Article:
How To Share Local Storage

Local storage can now provide capabilities like virtual machine migration and distributed resource management.

George Crump

September 28, 2012

3 Min Read
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As I covered in my last column, local storage is beginning to give shared storage some competition as the storage platform of choice in virtual environments. In theory, shared storage should have an advantage since multiple hosts have to have access to the same virtual images for capabilities like virtual machine migration or distributed resource manager to work. Vendors that are promoting this SAN-less data center concept have developed alternative ways to share that data.

In this column we will discuss how those vendors are creating a SAN-less environment that still can provide capabilities like virtual machine migration while at the same time benefiting from the simplicity and performance of local storage. There are two common approaches to accomplish this feat: mirroring/replication and something we call the SAN-less SAN. In this column we will cover the mirroring/replication technique; we will discuss the SAN-less SAN in our next.


The simplest approach is a technique that leverages a mirroring or replication model. Basically an alternative host is designated and data from the first host is replicated to that host. A mirroring approach means that the data on the target host is 100% in sync with the data on the source host. A replication model means that the target host may be slightly out of sync with the source.

If the source host or a VM on the source fails or needs maintenance, the target host or VM can be moved into production. With the replication technique, the VM on the source has to be gracefully shut down for a clean startup on the target. The mirroring technique should be able to be started up instantly and should not need a graceful shutdown.

Initially, the mirroring or replication technique was popular in smaller data centers that simply needed availability more than they needed all the benefits of virtual machine migration. In fact, as we discuss in our article "For the Small to Medium-sized Company Backup is All About Recovery TIME" some backup applications now provide this functionality. They backup physical and virtual servers to a backup appliance and then in the case of failure or maintenance can host the virtual machine directly on the backup appliance. Essentially this solves two problems at the same time; providing virtual machine flexibility and data protection.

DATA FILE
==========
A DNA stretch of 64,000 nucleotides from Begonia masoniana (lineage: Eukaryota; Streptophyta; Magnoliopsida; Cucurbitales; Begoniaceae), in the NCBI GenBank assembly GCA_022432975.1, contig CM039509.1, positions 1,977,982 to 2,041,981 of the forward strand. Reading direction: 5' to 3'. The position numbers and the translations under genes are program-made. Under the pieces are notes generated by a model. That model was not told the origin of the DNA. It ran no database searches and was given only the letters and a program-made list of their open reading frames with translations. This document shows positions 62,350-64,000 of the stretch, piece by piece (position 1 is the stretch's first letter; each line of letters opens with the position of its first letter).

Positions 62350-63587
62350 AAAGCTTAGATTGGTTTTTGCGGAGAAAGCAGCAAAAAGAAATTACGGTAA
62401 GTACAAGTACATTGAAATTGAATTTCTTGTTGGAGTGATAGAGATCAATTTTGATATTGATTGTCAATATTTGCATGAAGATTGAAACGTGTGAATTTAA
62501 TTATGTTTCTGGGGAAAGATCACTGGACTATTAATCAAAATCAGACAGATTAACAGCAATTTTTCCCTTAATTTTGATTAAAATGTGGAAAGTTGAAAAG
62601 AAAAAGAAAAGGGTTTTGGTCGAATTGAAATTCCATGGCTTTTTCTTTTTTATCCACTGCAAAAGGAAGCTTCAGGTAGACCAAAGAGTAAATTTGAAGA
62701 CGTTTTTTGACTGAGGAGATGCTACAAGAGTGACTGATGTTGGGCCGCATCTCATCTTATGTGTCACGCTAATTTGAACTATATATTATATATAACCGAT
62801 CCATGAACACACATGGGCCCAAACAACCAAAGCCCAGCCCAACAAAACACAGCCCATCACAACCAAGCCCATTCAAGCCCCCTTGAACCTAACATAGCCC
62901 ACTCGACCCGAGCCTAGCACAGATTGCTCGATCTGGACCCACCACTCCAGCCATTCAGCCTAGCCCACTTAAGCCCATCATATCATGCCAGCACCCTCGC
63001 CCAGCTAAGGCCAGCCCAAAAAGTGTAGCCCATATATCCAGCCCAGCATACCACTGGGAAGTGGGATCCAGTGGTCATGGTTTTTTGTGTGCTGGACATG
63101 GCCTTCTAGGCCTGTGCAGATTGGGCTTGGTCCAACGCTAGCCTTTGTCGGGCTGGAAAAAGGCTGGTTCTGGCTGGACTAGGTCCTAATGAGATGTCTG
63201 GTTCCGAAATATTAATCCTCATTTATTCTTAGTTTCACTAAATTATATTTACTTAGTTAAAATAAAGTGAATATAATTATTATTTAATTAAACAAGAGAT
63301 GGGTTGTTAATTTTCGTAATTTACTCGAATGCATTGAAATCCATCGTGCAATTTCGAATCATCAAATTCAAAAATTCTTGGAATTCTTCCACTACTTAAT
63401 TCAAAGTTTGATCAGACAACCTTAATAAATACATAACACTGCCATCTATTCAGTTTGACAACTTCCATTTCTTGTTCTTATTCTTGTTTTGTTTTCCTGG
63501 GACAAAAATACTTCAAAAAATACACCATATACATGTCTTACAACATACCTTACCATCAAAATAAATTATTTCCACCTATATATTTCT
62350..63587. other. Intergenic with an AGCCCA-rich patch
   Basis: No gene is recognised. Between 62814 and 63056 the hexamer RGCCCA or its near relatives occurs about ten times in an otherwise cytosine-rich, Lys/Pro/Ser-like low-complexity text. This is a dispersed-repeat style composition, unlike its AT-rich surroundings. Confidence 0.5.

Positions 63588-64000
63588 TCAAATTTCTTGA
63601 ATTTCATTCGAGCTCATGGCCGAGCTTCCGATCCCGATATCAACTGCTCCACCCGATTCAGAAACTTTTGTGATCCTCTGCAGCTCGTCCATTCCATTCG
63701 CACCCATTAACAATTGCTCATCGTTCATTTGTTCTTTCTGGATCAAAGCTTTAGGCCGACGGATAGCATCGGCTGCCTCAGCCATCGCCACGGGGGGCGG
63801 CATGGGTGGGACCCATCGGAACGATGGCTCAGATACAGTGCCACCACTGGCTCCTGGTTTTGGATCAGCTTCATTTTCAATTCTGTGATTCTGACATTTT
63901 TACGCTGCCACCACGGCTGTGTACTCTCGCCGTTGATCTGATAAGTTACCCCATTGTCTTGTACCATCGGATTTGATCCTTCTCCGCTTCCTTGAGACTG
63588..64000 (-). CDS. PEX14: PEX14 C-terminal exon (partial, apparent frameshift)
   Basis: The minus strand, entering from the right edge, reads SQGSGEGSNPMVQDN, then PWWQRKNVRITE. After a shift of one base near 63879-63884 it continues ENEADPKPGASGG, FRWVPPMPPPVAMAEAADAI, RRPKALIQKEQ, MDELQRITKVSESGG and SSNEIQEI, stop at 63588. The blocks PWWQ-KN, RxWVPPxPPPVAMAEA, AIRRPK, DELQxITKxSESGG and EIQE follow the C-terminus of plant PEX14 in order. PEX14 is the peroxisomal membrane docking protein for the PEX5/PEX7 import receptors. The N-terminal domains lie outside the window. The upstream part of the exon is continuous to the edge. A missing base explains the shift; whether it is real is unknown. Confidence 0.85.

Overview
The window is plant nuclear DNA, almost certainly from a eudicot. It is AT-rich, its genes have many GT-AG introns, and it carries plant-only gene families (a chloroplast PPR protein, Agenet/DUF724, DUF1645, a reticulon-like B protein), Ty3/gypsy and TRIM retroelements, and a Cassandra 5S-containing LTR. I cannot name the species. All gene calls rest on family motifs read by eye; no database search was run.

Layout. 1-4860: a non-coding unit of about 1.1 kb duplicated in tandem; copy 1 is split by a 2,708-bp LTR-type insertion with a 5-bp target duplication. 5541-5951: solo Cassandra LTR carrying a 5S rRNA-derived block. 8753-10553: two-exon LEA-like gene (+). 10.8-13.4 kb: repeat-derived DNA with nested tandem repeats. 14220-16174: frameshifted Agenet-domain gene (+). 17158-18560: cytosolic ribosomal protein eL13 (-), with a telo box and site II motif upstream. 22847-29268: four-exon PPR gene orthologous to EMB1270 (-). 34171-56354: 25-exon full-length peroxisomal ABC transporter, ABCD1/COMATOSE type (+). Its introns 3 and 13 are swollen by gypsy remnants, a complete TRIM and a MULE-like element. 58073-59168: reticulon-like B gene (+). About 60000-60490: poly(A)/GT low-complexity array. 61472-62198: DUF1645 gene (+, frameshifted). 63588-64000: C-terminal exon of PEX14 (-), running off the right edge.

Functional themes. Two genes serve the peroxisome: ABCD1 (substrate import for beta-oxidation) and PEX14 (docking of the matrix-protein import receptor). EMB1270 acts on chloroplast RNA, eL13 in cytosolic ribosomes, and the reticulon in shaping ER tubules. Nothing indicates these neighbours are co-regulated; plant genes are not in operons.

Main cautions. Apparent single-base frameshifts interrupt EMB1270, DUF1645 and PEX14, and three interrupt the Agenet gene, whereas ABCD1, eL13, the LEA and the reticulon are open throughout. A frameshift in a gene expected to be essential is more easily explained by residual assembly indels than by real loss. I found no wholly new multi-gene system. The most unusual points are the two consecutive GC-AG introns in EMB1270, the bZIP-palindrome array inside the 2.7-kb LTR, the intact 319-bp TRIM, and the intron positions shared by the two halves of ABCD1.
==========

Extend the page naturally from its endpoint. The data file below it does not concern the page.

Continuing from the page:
The mirroring concept, as we describe in our article "The Benefits of a Flash Only, SAN-less Virtual Architecture" is becoming more appealing to enterprises because it leverages PCIe SSDs installed inside of hosts and integrates with the fault tolerance software that comes with the hypervisors. This is a particularly interesting approach. It takes full advantage of the performance capabilities of PCIe SSD while at the same time provides automated, 30 second failover of failed VMs or hosts.

The downside of the mirroring/replication techniques is you need another copy of the virtual machine image for each physical server that you want to have the potential to host a particular virtual machine. In the smaller enterprise this may not be problem since capacity is inexpensive and they often get more than they need. Also remember that, as we discussed in our last column, local storage should be less expensive than shared storage.

Another downside is that the target VMs are consuming some level of CPU and memory resource on the target hosts on which they reside. Again, especially in the small enterprise and even in the large enterprise, there is often plenty of excess CPU.

Finally, there is the downside of loss of flexibility. With shared storage any server connected to it can typically host any VM. With the mirroring/replication technique you are limited to just the designated target. This shortcoming is overcome by the second technique, The SAN-less SAN which we will cover in an upcoming column.

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